The story of the Los Angeles Tanabata Festival has involved so many people and organizations volunteering their time, their creativity, and energy — yet it all started with one man over 13 years ago.
Yoshihito Yonezawa was born in Sendai, the capital city of Miyagi Prefecture. He grew up experiencing the community and wonder shared by the largest Tanabata festival in the country. As an Issei in Los Angeles and active within the JA community, he dreamed of bringing the same joy and community spirit to Los Angeles.
The first Tanabata Festival can be traced back to 16th-century Japan, at the start of the Edo Period. It is a celebration held on the seventh day of the seventh month and brings the legend of the Princess and the Cowherder to vibrant possibilities and colorful life in the form of seven decorations:
Tanzaku 短冊 (paper strips of handwritten wishes)
Orizuru 折り鶴 (paper cranes to symbolize long and healthy lives)
Kinchaku 巾着 (purses to symbolize wealth and good business)
Toami 投網 (nets made of paper to catch not only large hauls of fish but also good fortune)
Kamigoromo 紙衣 (paper kimono to display a wish for improved sewing and artistic skills)
Kuzukago くずかご (ornamental paper trash bags to celebrate cleanliness and frugality)
And perhaps most famously, fukinagashi 吹き流し (long streamers of paper hanging down from a frame to symbolize the art of weaving) that are usually hung underneath a circular ball or box frame.
The famed Sendai kazari (decorations) are now available for us to view during our festival that we set in August, to coincide with Nisei Week festivities thanks to the hard work and dedication of Mr. Yonezawa.
Given the incredible work effort and diligence of many volunteers and painstaking meetings to discuss legal issues, city codes and renting spaces to be able to welcome the greater community into the cultural climate of Little Tokyo, the first-ever Los Angeles Tanabata Festival caused eyes to widen and jaws to drop in 2009.
Since then, more and more people have enjoyed the various workshops that would teach people how to make decorations while humbly asking for donations to keep this group working. Workshops were held at various cherry blossom festivals and JA events and many organizations. We wholeheartedly enjoyed crafting a kazari to enter into the competition.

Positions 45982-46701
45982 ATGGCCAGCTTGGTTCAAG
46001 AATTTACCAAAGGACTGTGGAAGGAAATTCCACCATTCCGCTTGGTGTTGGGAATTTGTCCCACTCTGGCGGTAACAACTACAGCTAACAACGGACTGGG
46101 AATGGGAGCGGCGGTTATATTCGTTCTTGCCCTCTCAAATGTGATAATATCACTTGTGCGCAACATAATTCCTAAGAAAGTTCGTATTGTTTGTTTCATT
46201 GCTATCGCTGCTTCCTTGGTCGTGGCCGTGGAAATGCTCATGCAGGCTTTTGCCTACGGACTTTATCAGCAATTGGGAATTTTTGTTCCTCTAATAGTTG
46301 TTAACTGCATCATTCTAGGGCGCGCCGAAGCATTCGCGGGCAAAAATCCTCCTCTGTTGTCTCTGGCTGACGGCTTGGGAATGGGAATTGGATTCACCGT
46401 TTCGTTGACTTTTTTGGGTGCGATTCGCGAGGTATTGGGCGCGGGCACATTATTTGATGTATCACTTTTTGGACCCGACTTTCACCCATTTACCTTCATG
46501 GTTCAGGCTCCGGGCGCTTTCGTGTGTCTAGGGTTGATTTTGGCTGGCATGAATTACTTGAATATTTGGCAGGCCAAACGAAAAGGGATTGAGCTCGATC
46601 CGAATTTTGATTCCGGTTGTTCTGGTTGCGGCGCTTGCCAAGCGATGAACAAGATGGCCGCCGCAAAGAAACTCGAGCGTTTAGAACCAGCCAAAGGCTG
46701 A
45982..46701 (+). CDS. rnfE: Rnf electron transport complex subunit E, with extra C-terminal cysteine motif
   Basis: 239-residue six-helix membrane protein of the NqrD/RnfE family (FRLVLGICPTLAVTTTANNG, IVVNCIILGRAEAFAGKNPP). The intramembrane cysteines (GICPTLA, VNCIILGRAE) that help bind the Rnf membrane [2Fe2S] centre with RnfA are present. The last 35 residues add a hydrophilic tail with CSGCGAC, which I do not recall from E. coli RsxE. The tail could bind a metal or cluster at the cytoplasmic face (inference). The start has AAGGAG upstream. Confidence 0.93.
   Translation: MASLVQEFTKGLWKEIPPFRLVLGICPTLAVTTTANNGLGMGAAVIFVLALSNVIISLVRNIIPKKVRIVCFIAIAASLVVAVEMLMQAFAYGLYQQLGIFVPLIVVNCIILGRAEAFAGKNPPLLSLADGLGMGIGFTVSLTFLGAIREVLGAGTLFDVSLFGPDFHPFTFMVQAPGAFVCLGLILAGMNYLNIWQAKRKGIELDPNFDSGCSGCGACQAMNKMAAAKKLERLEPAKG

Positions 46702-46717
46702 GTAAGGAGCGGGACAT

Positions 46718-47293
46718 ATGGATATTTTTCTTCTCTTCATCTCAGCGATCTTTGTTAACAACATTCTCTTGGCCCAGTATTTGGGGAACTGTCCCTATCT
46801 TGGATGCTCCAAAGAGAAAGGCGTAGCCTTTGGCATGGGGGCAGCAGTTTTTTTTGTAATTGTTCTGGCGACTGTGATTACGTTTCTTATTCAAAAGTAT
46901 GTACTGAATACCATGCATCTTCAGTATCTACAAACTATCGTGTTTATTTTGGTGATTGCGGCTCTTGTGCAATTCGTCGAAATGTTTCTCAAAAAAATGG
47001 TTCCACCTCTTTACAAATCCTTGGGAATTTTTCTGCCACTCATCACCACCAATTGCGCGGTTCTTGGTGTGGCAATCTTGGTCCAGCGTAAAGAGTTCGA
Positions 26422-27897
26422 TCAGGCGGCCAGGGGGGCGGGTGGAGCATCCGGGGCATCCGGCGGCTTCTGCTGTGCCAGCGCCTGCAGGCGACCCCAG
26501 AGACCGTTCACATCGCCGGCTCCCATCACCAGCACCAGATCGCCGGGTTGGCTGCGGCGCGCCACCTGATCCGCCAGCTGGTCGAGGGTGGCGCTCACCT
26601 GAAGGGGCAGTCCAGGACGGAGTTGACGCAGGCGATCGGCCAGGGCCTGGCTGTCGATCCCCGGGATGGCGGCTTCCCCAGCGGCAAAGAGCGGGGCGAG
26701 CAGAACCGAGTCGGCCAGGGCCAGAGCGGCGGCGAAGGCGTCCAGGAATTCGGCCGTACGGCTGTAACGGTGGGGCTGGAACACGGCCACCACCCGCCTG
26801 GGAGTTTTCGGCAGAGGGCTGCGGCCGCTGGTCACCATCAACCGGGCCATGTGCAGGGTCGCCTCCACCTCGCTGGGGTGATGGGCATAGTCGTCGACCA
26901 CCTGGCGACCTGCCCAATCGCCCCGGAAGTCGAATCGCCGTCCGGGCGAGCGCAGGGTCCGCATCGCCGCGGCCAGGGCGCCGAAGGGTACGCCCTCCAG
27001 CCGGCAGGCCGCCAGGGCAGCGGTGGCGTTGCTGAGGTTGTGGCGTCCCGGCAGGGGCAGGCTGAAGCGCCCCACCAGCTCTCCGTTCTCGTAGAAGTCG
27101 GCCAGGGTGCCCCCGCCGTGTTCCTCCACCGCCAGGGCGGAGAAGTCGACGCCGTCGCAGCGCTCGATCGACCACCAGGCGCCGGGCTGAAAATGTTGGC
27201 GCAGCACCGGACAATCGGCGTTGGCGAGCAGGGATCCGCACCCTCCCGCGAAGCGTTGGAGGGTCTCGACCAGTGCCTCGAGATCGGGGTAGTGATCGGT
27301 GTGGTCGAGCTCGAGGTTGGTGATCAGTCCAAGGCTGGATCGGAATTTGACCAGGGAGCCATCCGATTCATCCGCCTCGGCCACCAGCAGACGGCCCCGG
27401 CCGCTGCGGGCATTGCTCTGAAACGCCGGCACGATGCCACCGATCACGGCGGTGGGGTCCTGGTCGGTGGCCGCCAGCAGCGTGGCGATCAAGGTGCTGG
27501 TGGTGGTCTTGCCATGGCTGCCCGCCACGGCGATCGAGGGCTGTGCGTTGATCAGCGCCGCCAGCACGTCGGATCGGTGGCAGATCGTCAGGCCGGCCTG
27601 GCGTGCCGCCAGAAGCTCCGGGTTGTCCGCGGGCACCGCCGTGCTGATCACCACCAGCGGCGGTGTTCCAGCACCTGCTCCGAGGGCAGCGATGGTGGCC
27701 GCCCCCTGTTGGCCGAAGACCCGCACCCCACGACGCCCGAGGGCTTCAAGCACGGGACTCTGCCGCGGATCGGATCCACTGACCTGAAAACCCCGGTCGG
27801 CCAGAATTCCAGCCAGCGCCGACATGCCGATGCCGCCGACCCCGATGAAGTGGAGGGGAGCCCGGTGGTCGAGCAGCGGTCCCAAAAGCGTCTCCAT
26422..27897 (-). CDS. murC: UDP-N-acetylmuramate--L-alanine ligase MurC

In 2019, LATF held a workshop at Anime Expo downtown and widened its appeal to even more people. The festival that year hung kazari outside the MOCA for everyone to view, boasted food booths sponsored by kenjikai groups and community organizations and various other booths, and also held a competition for kazari in different categories.
But the pandemic brought the festivities to a screeching halt and it’s been a road of recovery for its committee, so 2022 will be seeing a new version of the Los Angeles Tanabata Festival that will focus even more on community and sharing those stories with the public.
In partnership with the Japanese American National Museum, this year’s kazari submissions will also be asked about why they are involved with this festival. Every decoration that graces the winds in Little Tokyo has a story to share and we are eager to document it from the people who make them and the organizations that sponsor them.
The LATF Committee is proud to announce the theme for this year’s festival is “Fusion” and looks forward to organizing its free events to spread the hope and optimism we have been holding in reserve during these tough few years.
Los Angeles Tanabata workshops are held every Saturday and Sunday from 10 a.m. to 4 p.m. until August. We are in Room 405 in the JACCC building. Please call Junko Yonezawa, (323) 721-8523, for special workshops.
Kits are available for purchase. Weekday appointments can be made by contacting Junko Yonezawa at firstname.lastname@example.org, Miyako Kadogawa at email@example.com or Kiyo Fukumoto at firstname.lastname@example.org.
Information on current activities and schedules can be found at http://facebook.com/TanabataLA or on Instagram @tanabatafestivallosangeles.
Thank you for this VERY informative article, Ms. Susan JEKARL!! You should have also had a by line to this article, as well!